Dr. Richard Leahy, a prominent psychologist and anxiety specialist was quoted as saying, “The average high school kid today has the same level of anxiety as the average psychiatric patient in the early 1950s.”

What I see more than anything else is an unquestioning embrace of performanicism in all sectors of life. Performancism is the mindset that equates our identity and value directly with our performance and accomplishments. Performancism casts achievements not as something we do or don’t do but as something we are (or aren’t). The colleges those teenagers eventually attend will be more than the place where they are educated— – they will be the labels which define their value as a human being, both in the eyes of their peers, their parents, and themselves. The money we earn, the car we drive, isn’t merely reflective of our occupation,; it is reflective of us, period. How we look, how intelligent we are, and what people think of us is more than descriptive,; it is synonymous with our worth. In the word of performancism, success equals life, and failure is tantamount to death. This is the reason why people would rather end their lives than confess that they’ve lost their job, or made a bad investment.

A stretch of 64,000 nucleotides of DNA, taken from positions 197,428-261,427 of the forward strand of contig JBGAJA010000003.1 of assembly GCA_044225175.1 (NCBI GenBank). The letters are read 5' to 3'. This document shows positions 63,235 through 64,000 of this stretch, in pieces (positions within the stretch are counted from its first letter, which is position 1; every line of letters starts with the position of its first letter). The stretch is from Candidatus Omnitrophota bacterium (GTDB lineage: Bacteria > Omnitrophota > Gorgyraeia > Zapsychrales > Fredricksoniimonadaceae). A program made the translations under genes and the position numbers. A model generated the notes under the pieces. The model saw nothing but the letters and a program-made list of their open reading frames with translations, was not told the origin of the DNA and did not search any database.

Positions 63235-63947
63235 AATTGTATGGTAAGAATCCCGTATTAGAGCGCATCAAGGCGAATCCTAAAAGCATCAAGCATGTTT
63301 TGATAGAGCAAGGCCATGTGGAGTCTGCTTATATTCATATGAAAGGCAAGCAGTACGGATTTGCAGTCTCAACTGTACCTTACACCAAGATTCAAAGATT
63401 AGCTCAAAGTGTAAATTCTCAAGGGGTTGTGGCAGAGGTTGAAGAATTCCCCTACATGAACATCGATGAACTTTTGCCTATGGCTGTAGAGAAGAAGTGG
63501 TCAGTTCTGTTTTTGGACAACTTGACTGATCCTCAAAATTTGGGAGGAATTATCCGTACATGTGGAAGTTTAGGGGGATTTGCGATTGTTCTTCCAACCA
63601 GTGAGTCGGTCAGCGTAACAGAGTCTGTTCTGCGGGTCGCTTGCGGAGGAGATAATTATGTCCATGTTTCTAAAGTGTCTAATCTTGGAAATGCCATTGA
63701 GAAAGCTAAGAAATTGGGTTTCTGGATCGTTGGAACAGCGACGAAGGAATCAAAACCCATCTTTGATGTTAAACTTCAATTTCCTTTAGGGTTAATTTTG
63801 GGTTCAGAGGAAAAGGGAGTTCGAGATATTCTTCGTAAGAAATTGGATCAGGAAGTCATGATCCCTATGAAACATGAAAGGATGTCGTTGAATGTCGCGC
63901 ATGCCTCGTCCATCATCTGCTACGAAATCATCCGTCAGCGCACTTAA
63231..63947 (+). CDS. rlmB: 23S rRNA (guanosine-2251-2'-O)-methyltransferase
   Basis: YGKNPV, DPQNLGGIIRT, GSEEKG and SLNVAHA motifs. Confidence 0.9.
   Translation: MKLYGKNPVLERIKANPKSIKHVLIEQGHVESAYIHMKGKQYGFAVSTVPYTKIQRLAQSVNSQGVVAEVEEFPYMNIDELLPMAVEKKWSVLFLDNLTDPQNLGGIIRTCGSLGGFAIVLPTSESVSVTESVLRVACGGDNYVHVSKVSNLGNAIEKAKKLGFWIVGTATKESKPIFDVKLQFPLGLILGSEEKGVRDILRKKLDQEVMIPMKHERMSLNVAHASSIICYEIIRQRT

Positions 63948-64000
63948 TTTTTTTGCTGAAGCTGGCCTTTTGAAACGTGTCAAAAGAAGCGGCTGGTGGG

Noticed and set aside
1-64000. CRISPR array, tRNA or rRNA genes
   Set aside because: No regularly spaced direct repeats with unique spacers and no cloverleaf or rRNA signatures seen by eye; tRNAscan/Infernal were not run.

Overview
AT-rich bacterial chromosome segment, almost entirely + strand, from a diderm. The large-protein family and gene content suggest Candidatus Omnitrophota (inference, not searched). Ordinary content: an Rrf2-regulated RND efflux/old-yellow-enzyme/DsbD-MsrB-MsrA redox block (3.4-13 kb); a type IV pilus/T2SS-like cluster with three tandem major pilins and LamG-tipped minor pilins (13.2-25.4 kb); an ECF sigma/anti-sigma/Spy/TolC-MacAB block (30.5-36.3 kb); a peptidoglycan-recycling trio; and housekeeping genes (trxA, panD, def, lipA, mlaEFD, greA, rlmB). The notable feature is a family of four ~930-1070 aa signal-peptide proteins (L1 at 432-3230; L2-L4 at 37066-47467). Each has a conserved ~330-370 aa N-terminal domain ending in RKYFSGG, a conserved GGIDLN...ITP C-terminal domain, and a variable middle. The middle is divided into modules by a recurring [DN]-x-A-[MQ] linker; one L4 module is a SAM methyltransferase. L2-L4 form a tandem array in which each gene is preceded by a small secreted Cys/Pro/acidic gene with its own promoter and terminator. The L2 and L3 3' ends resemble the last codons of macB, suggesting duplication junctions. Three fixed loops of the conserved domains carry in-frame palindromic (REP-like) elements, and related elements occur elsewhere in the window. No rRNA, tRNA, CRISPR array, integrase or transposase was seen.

This is not to say that accomplishments are somehow bad, or even that they aren’t incredibly important. It is simply to say that there is a difference between taking pride in what we do and worshiping it. When we worship at the altar of performance—and make no mistake, performancism is a form of worship — we spend our lives frantically propping up our image or reputation, trying to do it all, and do it all well, often at a cost to ourselves and those we love. Life becomes a hamster wheel of endless earning and proving and maintenance and management and controlling, where all we can see is our own feet. Performancism causes us to live in a constant state of anxiety, fear, and resentment, until we end up heavily medicated, in the hospital, or just really, really unhappy.